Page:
Sweet Country, screening on Thursday
Welcome to this week's Stay-At-Home Seven. It's getting to that time of year when channel directors expect more people to be staying indoors o they really start to compete when it comes to films, giving you some great titles to choose from. If you're looking for more inspiration, our recent Streaming Spotlight focuses on cinema's most remarkable young heroines, plus you can read last week's Stay-At-Home Seven here.
Skate Kitchen, Film4, Monday at 11pm
Camille (Rachelle Vinburg) lives in the suburbs on the nice side of town, but she's itching for something more. The girls in the inner city skate park live very different lives, with drugs and fighting and music and shoplifting, courting danger on and off their boards, living in the moment. Naturally Camille's mother doesn't want her to associate with them. When Camille gets involved with a boy from a rival gang - the ex of one of her new skating sisters - tensions rise even higher. Crystal Moselle's film is raw and urgent. Laughter comes as easily as violence. Camille is just figuring out what she wants to do with her life, but she knows what makes her feel alive. Read our full review.
Airplane!, Comedy Central, Tuesday at 9pm
Once voted the funniest film in existence by the Eye For Film team, Jim Abrahams and David Zucker's comedy classic works better if you remember the disaster movies of the Seventies but has plenty of laughs for viewers of all ages, with its puns, its slapstick, its innuendo and its wonderful deadpan delivery. When food poisoning threatens the lives of passengers and knocks out both the pilots on a major airliner, it's up to a plucky stewardess, her traumatised ex-boyfriend and an inflatable co-pilot to save the day. The star of the show is Leslie Nielsen, who delivers some unforgettable one liners as the doctor prototype for The Naked Gun's Frank Drebin. Read our full review.
Three Billboards Outside Ebbing, Missouri, Film4, Wednesday
Her daughter was murdered. The police haven't found the killer. Mildred (Frances McDormand) doesn't think they're trying hard enough, and she's going to make sure everybody knows that, even if that means pasting her complains on giant billboards on the main road into town. She's the archetype of a 'difficult woman' and no less awesome for it, weighed down by grief but relentless in her desire to see justice done. With sterling support from Woody Harrelsn as the sheriff with a tragic secret, Sam Rockwell as a racist police officer with very little brain and Peter Dinklage as a lovelorn suitor, this is a powerful drama with comedic undertones that couldn't get much darker. Read our full review.
Sweet Country, Film4, Thursday at 9pm
A rare glimpse of Australian frontier life through the eyes of an indigenous director, this 1920s-set southern western follows Sam Neill's stubborn preacher as his unwillingness to tolerate racism leads him to take desperate measures and go on the run across the scorching salt flats of the Northern territory. As a posse is hastily rounded up to set out in pursuit, it's debatable whether the men or the sun will get to him first. There's no hint of comfort and no room for sentimentality as nature proves every bit as ruthless as the white colonialists who imagine they can tame a country which is far beyond their understanding. Read our full review.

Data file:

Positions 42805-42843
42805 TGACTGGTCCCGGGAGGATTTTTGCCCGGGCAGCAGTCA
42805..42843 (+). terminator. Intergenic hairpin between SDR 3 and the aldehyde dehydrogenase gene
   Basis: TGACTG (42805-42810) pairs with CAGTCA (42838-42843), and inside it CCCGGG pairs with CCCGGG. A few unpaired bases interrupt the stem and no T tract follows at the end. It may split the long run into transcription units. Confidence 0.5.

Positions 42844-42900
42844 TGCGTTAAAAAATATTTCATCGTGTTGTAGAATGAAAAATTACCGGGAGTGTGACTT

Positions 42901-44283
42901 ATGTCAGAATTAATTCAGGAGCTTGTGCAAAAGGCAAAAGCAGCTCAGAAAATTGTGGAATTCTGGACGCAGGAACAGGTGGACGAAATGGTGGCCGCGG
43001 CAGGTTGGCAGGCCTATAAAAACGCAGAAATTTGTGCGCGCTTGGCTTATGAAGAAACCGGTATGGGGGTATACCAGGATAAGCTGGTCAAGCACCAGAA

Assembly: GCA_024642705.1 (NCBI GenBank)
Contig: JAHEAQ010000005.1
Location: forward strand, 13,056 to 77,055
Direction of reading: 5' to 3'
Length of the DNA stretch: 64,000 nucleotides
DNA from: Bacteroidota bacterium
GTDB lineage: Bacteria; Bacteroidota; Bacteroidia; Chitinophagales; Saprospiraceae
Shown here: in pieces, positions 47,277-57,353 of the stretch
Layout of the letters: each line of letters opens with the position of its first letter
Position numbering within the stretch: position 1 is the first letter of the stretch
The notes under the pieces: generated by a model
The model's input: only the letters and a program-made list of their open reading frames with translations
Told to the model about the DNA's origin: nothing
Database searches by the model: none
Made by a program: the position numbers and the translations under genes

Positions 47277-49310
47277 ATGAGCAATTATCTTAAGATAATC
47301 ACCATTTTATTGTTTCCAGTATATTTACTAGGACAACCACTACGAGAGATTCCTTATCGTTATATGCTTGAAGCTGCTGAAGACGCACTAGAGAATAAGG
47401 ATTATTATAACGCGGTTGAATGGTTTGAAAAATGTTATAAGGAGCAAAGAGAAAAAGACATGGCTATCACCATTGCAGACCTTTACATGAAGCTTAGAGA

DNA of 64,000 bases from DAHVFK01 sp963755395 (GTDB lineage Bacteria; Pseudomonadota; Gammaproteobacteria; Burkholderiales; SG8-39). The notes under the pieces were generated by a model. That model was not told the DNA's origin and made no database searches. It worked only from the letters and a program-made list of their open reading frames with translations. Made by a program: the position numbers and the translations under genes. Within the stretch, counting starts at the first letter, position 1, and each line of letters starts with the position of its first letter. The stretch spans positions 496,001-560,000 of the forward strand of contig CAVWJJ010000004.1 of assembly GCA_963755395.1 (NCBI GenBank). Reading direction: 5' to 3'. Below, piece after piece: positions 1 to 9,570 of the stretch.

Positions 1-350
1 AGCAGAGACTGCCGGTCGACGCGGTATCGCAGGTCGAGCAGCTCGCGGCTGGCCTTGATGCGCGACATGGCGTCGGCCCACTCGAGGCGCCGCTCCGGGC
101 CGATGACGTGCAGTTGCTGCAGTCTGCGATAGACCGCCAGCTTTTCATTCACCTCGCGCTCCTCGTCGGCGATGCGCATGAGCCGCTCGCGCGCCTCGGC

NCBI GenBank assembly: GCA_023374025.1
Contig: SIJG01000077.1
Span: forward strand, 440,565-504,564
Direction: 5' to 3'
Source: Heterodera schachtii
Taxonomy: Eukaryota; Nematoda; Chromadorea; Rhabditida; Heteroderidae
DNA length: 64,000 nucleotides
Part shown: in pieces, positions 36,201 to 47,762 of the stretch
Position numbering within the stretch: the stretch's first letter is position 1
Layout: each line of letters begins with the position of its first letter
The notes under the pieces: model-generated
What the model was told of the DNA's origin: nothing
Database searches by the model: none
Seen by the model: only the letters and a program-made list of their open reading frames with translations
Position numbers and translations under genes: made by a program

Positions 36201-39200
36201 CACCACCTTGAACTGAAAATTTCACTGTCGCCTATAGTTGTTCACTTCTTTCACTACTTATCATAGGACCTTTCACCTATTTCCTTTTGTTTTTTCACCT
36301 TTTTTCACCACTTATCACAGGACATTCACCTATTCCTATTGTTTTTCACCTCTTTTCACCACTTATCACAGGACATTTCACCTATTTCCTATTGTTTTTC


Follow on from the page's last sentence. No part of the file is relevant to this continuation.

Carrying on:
A Beautiful Day in the Neighborhood, Sky Cinema, Friday
If you need a little light in your life as the nights close it, you won't find many things more warm and optimistic than Marielle Heller's tribute to American kids' TV stalwart Mr Rogers. Focusing on his friendship with journalist Lloyd Vogel (Matthew Rhys) and featuring a great turn from Wendy Makkena, it provides the perfect role for Tom Hanks, and it's difficult to imagine anyone else who could have slipped so easily into the shoes of the remarkable presenter. If you'd like to see what your little ones think of the original TV show Mr Rogers' Neighborhood, you can find numerous episodes on YouTube. Read our full review.
Jackie Brown, Dave, Saturday at 9pm
A strong contender for Quentin Tarantino's best film, this gritty Elmore Leonard adaptation delivers high stakes drama with real panache. Black, middle aged and caught using her work as an air hostess for some small time smuggling, Pam Grier's title character makes a deal with the police and a second deal with bail bondsman Max Cherry (Robert Forster), who just might be able to help her pull off the scam of a lifetime. Samuel L Jackson is the criminal kingpin she plans to double cross, while Robert De Niro, Michael Keaton and Bridget Fonda round out the cast. With nothing scaring her as much as losing the small gains she's made in life, Jackie plays it as cool as the soundtrack. Read our full review.
Detroit, BBC2, Sunday at 10pm
One hot night in 1967, Detroit rebelled. A police raid on a club was the final straw and soon there were pitched battles taking place in the streets. With this as her backdrop, Kathryn Bigelow takes us inside a motel where police believe a sniper is hiding. Racism and panic prove a deadly combination as the cope terrorise the inhabitants in an attempt to extract information. John Boyega plays a security guard desperately trying to defuse the situation as it spirals out of control. Bigelow adopts a dry, observant approach, as if filming a documentary, which makes the bursts of violence all the more shocking, and the tension never lets up. Read our full review.